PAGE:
THE estranged wife of convicted gangster John Gilligan is being forced to produce accounts from her daughter's Spanish pub, as she attempts to obtain social welfare payments from the State.
Concerns have been raised that Geraldine Gilligan is receiving money from The Jury's Out pub in Alicante. The pub is run by her daughter, Tracey Gilligan.
Judge James O'Donohoe requested a copy of its accounts to prove that Geraldine is not receiving any funding from it.
However, Tracey has refused to release the accounts to her mother and Geraldine's legal team has insisted it has no access to them.
The judge at Dundalk Circui Court rejected that argument yesterday and demanded that they be presented to the court.
He said that Ms Gilligan had power of attorney over her daughter's affairs, meaning she could get access to the documents.
Ms Gilligan refused to comment following the hearing and, avoiding the media, she immediately went into McKeown's Bar near the courthouse.
The date for a new hearing has not been set, pending the release of the documents.
The documents are an important part of a case taken by Ms Gilligan in her appeal against the State's decision to refuse payment of Jobseeker's Allowance worth €186 a week.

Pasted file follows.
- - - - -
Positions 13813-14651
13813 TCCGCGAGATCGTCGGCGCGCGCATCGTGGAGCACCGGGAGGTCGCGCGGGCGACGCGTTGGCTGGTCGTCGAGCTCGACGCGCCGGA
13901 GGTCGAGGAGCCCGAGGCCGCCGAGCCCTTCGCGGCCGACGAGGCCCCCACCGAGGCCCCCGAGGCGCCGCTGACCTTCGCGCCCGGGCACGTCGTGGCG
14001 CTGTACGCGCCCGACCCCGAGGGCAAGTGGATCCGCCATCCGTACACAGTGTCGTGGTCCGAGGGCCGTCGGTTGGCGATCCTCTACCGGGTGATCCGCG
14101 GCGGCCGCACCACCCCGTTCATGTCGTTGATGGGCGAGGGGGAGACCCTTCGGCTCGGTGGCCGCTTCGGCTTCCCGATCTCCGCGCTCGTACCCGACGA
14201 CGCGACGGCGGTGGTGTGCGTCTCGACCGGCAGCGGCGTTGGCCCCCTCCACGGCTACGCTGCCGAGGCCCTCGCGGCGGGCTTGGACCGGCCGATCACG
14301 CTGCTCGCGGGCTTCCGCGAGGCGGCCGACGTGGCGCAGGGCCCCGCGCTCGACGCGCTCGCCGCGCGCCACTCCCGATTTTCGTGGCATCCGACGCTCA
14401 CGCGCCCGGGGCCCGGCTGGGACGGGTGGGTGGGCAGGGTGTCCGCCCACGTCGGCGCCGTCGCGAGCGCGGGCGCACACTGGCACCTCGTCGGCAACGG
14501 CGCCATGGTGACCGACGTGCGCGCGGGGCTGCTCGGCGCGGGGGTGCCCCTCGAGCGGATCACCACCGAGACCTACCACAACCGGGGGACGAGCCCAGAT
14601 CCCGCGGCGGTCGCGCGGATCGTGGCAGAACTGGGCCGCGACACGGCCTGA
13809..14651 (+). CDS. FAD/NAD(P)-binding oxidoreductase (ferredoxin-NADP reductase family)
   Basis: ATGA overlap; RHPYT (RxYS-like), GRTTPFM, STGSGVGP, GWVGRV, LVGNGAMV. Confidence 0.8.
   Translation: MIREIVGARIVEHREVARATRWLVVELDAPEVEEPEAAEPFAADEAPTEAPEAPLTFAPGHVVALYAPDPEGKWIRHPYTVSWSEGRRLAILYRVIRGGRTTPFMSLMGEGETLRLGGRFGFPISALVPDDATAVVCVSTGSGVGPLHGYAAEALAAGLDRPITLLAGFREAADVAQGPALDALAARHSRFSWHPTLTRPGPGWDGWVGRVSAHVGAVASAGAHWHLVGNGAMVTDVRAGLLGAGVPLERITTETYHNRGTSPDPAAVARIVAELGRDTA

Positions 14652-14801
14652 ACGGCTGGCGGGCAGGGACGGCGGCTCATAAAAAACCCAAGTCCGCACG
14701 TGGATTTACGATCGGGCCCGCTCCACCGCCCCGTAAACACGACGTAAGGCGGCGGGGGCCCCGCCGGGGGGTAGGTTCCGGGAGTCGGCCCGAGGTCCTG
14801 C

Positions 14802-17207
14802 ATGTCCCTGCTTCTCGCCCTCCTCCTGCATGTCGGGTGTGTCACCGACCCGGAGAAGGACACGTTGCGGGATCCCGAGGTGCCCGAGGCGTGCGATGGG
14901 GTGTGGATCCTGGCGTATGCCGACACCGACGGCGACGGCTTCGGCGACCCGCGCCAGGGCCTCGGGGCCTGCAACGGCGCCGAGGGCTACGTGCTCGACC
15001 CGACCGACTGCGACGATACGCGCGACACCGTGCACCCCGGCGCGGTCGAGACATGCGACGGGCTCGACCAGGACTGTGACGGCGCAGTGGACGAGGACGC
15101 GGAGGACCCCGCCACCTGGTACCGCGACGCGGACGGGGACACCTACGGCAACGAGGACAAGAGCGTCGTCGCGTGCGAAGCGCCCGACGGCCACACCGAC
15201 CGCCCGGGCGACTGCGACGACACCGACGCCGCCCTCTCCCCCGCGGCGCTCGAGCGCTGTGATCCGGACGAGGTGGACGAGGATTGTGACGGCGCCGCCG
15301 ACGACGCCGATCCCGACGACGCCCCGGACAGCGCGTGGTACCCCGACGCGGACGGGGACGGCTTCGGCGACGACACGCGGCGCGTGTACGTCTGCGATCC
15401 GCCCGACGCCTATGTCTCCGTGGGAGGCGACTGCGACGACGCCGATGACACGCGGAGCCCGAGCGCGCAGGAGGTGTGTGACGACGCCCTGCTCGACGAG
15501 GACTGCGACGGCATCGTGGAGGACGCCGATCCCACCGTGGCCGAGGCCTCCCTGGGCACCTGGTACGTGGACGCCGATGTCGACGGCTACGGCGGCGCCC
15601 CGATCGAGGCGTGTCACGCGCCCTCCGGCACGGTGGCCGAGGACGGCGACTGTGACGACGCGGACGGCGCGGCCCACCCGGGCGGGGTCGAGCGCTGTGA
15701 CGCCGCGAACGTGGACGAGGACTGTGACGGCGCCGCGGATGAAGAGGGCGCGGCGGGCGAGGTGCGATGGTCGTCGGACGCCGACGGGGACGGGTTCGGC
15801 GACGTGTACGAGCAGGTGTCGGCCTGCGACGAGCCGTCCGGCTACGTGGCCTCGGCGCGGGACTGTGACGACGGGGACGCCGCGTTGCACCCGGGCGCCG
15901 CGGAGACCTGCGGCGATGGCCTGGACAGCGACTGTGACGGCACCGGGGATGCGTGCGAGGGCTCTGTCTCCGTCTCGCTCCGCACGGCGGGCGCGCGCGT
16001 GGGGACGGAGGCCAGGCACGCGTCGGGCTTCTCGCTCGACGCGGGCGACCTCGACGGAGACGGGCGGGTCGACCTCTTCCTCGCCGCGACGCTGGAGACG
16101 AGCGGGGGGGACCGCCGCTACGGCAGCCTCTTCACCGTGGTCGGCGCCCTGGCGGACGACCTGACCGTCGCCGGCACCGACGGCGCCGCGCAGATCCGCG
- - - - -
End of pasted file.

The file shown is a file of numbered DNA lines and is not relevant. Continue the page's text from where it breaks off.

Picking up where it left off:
At a previous hearing, the judge requested accounts for The Jury's Out pub in Alicante, trading as The Judge's Chambers.
But counsel for Ms Gilligan, Mairead Carey, said that access to the accounts had been requested, but refused.
She said that yesterday Ms Gilligan's daughter had again verbally refused access to the accounts.
The court was informed of a Supreme Court affidavit from June in which it was claimed that Tracey received just €200 from the pub a week.
"Geraldine Gilligan does not earn a living from Tracey's bar. Geraldine Gilligan does not own Tracey Gilligan's bar," her counsel said.
"I can't give you the accounts for the bar. They have been refused, they have been consistently refused," she added.
But the judge completely rejected this argument and instructed Ms Gilligan to obtain the accounts ahead of the next hearing.
"She'll have to contact a lawyer in Spain to get the documents," he said. "She has the power of attorney over all of the company's affairs."
A previous hearing was told by an unidentified Criminal Assets Bureau officer that it was her decision to refuse the applications for social welfare on the basis of non-disclosure of information.
"I was unable to fully determine her means – and because this is taxpayers' money we require verification when a claim for a social welfare payment is made," she said.
The officer also said it was unclear if Ms Gilligan received any income from the Alicante pub operated by Tracey.
Since then, Ms Gilligan has been receiving an emergency allowance of €186, granted by a HSE community welfare officer, which is being paid until the outcome of the appeal is known.